Hong Kong, World’s Shark Fin Hub, Sees Huge Drop in Infamous Trade

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Antony Dickson / AFP / Getty Images

Shark fins drying in the sun on the roof of a factory building in Hong Kong earlier this year

Hong Kong, which received roughly half of the world’s shark fin harvest last year, has seen a 30% drop in imports as a long-running environmental campaign begins to bite.

Hong Kong Marine Productions Association chairman Ricky Leung also cited a slowing economy and a crackdown on lavish entertaining among mainland Chinese officials — who see shark’s fin as a prized banqueting delicacy — as other reasons for the downturn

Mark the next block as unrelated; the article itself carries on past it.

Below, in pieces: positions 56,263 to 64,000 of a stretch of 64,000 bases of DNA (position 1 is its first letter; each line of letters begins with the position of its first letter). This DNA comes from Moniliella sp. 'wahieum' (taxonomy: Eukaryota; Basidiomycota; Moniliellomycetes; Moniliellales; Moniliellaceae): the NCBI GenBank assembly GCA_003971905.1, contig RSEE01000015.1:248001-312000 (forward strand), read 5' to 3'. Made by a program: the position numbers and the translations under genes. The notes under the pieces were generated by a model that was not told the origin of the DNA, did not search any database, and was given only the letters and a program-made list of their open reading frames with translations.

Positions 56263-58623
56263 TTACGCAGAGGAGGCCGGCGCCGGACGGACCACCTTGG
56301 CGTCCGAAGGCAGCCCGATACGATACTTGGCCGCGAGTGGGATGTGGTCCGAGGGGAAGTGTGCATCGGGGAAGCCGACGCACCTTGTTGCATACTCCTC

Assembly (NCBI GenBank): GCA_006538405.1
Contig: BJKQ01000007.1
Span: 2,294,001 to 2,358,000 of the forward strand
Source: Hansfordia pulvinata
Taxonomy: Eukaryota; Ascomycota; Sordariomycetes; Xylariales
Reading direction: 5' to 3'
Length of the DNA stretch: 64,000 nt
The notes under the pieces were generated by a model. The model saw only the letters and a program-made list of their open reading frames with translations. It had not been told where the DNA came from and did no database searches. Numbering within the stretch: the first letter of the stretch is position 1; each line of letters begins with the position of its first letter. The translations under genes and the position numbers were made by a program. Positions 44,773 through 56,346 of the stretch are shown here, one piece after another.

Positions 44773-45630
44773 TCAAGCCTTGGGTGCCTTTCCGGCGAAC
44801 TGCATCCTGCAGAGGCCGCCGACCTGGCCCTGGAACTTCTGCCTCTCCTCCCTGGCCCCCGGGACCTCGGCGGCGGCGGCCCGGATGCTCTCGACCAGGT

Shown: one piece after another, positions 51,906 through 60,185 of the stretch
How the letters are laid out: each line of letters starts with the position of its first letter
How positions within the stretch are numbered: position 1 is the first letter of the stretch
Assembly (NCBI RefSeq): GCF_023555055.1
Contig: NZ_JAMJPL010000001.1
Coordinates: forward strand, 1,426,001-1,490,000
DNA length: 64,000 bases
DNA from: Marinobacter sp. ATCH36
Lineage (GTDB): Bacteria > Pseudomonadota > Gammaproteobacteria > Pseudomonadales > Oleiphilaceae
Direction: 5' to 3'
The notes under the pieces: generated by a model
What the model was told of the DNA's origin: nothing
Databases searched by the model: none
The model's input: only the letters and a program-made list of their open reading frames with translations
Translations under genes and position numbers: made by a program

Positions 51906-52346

A campaign by 60 advocacy groups, including Greenpeace, and Humane Society International, led major airlines to introduce a total ban on shark fin haulage last year, with Emirates announcing its support just last week.

Shark fin is a popular Chinese ingredient but environmentalists condemn sales of the product, claiming that it fuels barbaric fishing practices. Hong Kong imported 1,162 tons of shark fins in 2012, according to government figures. In January, the discovery of thousands of shark fins drying on a rooftop in the city sparked outrage.